You say your son is happy and comfortable there. That’s good…except is it really a good thing for him to be all that comfortable in an environment where he’s being injured and/or bullied on a fairly regularly basis? And the adult in charge isn’t doing enough to protect him and put a stop to the aggression? Have you ever witnessed him cringe or recoil from the older boy? Is he coping by simply tossing whatever toy the kid wants and fleeing? Or is he learning to fight back? Does he ever look to his care provider to DO something or has he already processed the fact that she’s probably not paying attention to his problem?
If he’s not doing any of these things: Good. But I’d put money on him doing them soon. This kid’s behavior (and his mom’s reaction to it) has a deeper impact on your son than just the “marks and bruises.”
Ezra attends a Montessori preschool, and in a mixed-age class. It’s age three to six, basically preschool up to kindergarten. The benefits to a mixed-age class are that the younger ones naturally look up to their older peers, and will model/mimic their behavior and basically learn from them AND the teacher. So…what is your son learning from this boy? Throwing blocks at babies? Punching adults? Using his hands instead of his words? How to get away with stuff when the grown-ups are distracted?
What is he learning from this boy’s mother? That those actions don’t have consistent, serious consequences?
It’s unlikely that there’s much you can do or say to her that will deliver instant results: You probably aren’t going to convince her to change her entire parenting style. You can certainly start asking — when she super-apologetically admits that her son “probably” was the one who caused a bruise — what sort of disciplinary actions/consequences she uses to address aggression in the group (be it her son or someone else). You can express your discomfort if you are not happy with her answer, since uh, that doesn’t seem to be working out too well, you know? You can ask if she has plans to move her son to a part-time non-mom-in-charge preschool environment anytime soon.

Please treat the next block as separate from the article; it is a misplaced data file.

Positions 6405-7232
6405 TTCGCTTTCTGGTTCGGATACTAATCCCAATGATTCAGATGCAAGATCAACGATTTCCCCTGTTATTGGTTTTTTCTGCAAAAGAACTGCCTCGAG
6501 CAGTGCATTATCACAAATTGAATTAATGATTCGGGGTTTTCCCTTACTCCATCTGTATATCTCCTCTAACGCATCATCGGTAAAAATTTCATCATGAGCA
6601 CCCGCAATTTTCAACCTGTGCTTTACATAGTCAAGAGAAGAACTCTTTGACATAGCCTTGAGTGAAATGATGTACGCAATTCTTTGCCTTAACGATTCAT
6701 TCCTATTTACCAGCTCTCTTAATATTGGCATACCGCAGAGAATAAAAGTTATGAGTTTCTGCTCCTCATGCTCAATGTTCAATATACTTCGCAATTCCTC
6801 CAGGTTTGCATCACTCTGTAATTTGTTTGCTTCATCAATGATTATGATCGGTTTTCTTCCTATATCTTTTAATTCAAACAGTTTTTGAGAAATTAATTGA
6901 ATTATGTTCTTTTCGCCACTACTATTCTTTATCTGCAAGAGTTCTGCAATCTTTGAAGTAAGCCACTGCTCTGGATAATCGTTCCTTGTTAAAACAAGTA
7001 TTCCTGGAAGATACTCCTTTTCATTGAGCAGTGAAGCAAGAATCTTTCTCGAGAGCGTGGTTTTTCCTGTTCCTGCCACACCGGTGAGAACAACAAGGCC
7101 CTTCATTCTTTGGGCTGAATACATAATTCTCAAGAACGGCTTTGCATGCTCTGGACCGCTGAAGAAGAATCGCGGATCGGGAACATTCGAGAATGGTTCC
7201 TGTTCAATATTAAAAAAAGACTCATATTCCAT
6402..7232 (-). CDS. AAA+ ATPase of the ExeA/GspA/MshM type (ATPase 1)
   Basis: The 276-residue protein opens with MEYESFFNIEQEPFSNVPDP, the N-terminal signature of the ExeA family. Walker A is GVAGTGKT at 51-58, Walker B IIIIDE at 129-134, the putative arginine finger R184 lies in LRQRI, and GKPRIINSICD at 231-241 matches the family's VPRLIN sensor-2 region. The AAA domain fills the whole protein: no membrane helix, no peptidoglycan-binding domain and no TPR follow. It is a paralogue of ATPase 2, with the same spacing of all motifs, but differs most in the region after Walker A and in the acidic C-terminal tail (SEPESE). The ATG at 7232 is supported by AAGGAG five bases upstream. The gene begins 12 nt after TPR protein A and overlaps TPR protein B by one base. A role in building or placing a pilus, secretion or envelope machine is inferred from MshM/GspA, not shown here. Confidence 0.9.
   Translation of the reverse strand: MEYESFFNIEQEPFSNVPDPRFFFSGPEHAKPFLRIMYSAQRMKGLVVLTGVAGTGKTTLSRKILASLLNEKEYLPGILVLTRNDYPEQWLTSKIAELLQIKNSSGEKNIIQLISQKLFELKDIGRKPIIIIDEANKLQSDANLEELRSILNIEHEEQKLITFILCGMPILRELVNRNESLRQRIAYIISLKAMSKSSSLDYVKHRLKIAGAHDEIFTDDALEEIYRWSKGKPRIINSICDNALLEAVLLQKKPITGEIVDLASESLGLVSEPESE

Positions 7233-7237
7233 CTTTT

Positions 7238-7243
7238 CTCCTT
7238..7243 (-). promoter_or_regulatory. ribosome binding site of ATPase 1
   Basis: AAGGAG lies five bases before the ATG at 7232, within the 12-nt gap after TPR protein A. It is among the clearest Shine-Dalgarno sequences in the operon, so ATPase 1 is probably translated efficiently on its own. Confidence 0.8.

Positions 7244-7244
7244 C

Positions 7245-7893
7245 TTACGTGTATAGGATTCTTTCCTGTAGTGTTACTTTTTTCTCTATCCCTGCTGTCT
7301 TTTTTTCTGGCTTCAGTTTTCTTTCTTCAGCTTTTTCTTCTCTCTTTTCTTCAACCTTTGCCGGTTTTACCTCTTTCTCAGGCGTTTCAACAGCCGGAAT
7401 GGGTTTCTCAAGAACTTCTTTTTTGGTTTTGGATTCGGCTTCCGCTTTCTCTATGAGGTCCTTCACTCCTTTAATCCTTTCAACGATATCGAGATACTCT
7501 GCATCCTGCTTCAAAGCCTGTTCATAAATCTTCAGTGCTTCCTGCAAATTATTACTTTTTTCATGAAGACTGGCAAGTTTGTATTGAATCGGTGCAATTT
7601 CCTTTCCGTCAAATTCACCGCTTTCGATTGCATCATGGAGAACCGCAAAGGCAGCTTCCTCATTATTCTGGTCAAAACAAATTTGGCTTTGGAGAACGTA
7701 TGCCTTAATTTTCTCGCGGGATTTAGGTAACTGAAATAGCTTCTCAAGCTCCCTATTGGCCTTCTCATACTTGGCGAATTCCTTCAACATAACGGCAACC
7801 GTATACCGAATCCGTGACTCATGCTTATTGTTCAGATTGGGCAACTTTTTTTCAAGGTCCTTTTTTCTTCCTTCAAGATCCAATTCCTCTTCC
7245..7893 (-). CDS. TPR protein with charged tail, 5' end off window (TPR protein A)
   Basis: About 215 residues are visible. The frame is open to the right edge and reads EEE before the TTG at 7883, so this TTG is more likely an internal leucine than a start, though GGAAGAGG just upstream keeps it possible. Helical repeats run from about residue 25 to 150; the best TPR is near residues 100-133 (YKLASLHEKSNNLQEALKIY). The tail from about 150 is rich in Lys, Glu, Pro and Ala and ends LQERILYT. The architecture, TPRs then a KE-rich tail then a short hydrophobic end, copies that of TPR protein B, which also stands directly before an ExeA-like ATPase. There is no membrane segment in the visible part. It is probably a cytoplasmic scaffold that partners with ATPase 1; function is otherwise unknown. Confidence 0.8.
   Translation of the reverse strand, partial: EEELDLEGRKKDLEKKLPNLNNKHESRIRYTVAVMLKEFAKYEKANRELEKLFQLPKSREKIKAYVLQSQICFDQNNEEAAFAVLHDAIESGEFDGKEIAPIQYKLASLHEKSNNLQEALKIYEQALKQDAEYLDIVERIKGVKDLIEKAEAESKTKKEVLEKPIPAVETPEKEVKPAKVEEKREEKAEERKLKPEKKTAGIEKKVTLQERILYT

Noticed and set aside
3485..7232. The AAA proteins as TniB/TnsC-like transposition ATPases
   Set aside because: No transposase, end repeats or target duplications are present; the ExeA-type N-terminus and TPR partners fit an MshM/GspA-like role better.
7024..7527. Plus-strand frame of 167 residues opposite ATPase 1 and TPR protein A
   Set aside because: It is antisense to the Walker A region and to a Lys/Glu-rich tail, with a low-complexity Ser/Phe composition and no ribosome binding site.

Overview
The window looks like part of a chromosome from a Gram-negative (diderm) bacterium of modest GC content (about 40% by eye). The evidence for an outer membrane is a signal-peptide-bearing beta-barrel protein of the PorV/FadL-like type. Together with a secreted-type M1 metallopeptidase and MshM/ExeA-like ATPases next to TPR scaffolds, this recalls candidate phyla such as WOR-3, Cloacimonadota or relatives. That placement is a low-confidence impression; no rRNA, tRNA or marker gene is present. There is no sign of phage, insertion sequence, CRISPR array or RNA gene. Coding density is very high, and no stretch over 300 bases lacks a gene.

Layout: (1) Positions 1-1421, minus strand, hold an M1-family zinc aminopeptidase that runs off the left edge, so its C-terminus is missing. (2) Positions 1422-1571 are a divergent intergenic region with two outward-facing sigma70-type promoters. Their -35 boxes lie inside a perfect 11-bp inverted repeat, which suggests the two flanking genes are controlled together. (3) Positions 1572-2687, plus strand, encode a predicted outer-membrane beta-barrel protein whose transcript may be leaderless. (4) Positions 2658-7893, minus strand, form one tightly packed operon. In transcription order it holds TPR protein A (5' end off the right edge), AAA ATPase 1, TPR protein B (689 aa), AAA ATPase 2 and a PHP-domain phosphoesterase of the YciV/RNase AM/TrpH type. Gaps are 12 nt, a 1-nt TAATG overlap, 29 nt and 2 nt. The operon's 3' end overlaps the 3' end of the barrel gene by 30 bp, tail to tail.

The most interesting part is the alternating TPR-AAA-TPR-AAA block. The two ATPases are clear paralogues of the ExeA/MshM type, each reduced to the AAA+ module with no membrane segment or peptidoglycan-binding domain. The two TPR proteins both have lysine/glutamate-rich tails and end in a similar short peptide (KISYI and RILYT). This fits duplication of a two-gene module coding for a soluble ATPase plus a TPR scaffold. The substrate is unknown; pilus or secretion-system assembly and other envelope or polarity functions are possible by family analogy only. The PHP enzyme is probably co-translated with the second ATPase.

It came up in the grandma-as-caregiver column and it’s kind of true here, too. Obviously we need to be flexible and understand that other people aren’t going to do everything the way WE would do it, and that comes to parenting and childcare. It’s good to expose our children to those differences…to a point. And personally, for me, that point is somewhere south of letting aggression go unchecked and undisciplined.
Photo credit: ThinkstockPublished March 21, 2012. Last updated March 12, 2018.